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Bob Dylan in his own write

Mondo Scripto 1

I chuckled when I saw these bookshelves, installed on the stairwell of the Halcyon Gallery on Bond Street, accompanying an exhibition called Mondo Scripto: Lyrics and Drawings by Bob Dylan. Here is what appears to be just about every book ever written in English about Dylan, including my own extremely modest and inessential effort. The realisation of how many of these volumes are on my shelves made me pause for a moment to think about life’s priorities.

Anyway, the exhibition’s raison d’être is a new series of 52 handwritten lyrics, each framed with an accompanying pencil drawing. I happen to have a fondness for Dylan’s oil paintings, without feeling the need to make any great claims for them, but these sketches are extremely rudimentary. It’s the juxtapositions that make them interesting to a fan. Sometimes they’re surprisingly literal: a young woman behind bars with “I Shall Be Released”, a tank with “Masters of War”, a man alone high on a ridge with “One Cup of Coffee (Valley Below)”. Elsewhere any hint of shared meaning is, shall we say, elusive: a collapsed building with “Forever Young”, a sketch of a Chicago Cubs pitcher with “Hurricane” (which is, of course, about a boxer), a portrait of Jack Nicholson as the Joker with “All Along the Watchtower”.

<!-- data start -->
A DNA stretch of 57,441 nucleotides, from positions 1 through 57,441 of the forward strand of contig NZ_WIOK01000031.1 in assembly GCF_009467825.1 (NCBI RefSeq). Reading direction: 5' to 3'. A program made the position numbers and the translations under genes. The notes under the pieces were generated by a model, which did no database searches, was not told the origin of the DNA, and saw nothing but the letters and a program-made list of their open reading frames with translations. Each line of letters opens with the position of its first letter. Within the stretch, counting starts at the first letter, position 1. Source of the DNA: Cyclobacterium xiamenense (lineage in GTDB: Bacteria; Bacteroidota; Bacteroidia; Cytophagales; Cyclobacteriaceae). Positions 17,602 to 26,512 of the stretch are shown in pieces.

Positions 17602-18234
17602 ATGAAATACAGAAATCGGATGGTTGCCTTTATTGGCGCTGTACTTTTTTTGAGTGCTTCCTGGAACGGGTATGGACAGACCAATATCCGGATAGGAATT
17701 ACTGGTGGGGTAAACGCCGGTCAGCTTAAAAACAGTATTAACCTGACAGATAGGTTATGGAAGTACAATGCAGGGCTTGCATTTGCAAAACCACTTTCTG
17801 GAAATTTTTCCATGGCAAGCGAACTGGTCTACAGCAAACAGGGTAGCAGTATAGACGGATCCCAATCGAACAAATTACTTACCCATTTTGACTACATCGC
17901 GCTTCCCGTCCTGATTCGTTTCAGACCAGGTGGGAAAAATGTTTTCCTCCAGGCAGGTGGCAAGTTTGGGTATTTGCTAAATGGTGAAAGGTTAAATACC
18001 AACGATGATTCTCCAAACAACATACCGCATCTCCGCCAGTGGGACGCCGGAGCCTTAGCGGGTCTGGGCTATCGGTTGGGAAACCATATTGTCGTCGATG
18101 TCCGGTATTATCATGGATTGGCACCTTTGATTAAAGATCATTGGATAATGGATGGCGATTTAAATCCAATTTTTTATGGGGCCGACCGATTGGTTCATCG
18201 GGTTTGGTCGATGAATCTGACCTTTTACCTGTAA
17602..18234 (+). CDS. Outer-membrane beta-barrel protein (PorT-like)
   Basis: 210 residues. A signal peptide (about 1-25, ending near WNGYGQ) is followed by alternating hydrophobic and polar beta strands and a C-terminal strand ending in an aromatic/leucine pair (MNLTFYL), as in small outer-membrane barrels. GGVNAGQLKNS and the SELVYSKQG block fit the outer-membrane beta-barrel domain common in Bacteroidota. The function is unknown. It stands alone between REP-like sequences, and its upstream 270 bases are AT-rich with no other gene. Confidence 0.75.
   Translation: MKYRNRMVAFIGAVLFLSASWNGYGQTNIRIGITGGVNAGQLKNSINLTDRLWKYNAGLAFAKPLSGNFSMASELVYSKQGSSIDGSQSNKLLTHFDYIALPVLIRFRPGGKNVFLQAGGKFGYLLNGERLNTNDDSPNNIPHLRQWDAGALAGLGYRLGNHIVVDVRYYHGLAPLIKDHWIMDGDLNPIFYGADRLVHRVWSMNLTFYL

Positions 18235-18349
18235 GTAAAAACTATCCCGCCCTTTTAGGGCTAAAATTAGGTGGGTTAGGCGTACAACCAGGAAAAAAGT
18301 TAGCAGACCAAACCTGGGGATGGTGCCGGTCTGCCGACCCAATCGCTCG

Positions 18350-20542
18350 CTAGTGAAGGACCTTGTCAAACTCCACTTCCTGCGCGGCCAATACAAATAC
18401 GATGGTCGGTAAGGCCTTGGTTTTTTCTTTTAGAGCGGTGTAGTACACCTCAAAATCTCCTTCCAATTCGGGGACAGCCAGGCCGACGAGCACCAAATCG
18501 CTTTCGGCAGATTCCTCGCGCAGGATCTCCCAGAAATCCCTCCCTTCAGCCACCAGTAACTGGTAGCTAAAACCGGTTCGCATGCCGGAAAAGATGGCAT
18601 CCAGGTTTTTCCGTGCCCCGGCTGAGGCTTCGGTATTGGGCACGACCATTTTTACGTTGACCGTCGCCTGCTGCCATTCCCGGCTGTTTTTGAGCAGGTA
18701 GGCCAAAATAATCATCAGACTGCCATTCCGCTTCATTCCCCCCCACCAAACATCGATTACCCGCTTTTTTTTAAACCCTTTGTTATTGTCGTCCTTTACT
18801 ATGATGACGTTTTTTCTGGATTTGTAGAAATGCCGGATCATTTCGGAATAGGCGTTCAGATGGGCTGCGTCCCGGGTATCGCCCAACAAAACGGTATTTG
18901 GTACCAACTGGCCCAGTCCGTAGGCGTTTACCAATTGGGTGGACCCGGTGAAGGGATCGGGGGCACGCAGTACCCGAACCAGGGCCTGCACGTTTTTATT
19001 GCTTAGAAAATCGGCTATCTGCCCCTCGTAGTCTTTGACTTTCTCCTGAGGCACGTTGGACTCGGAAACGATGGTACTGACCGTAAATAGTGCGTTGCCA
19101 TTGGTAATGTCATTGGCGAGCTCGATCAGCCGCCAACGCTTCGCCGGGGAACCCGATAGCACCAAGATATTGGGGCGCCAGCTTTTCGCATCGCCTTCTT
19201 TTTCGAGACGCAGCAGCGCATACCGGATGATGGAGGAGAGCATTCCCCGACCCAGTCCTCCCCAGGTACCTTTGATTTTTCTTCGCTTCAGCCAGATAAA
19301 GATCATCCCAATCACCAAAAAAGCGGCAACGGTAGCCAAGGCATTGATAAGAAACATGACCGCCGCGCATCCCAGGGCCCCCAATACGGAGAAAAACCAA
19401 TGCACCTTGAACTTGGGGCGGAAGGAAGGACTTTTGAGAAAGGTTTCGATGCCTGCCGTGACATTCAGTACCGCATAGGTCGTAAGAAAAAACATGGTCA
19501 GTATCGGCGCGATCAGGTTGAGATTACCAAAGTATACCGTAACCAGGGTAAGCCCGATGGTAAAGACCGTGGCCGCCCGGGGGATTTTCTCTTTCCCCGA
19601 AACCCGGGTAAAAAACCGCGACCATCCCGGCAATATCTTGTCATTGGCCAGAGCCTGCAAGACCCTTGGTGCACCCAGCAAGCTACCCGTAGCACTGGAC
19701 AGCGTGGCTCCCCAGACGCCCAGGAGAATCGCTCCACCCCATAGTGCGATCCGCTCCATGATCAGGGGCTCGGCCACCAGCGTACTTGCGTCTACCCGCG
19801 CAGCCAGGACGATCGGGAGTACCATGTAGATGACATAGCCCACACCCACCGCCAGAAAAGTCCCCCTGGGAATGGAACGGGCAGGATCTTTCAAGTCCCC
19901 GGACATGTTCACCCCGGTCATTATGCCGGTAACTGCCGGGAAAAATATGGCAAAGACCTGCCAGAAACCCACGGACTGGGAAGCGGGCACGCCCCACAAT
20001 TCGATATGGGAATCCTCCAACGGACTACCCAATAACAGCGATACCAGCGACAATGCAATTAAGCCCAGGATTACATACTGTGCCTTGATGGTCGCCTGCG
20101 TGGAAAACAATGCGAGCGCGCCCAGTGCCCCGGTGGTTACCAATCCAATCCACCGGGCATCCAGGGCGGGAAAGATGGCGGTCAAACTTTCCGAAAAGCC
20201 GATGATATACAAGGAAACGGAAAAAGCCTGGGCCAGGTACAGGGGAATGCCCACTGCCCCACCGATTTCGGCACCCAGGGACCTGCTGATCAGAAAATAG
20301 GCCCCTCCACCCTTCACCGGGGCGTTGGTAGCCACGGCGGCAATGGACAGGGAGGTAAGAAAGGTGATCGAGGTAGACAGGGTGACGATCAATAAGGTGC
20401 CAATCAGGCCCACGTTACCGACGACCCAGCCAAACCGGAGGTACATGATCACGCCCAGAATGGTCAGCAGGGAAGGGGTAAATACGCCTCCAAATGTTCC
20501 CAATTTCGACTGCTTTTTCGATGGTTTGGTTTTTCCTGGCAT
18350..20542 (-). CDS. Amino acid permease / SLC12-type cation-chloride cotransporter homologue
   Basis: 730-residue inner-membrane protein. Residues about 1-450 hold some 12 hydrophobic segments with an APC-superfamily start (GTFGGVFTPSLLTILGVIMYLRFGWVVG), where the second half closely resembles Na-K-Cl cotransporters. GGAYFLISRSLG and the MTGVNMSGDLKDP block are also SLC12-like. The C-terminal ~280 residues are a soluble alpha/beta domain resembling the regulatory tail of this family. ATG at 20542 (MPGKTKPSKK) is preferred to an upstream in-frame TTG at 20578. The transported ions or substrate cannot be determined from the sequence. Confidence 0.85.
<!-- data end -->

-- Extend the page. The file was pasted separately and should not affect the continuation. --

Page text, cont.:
A photograph on a wall shows Dylan, pen in hand, writing out one of the lyrics (they’re all inscribed on headed notepaper from something called the Black Buffalo on State Street in Dayton, Ohio, which — like the Abernathy Building, where he made his Theme Time Radio programmes — turns out not to exist). So I guess he did write them all himself, the calligraphy varying in a way that, like the occasional crossing-out, would probably be beyond currently available algorithms.

Personally, I’m moved by the sight of the words to “It’s Alright Ma” written out by their author. Or the third-person version of the “Tangled Up In Blue” lyric. The songs from Blood on the Tracks, in fact, are all treated to some fairly radical revision: apart from the first seven words and the title, this written version of “You’re Gonna Make Me Lonesome When You Go” contains nothing from the original recording.

 

Mondo Scripto 2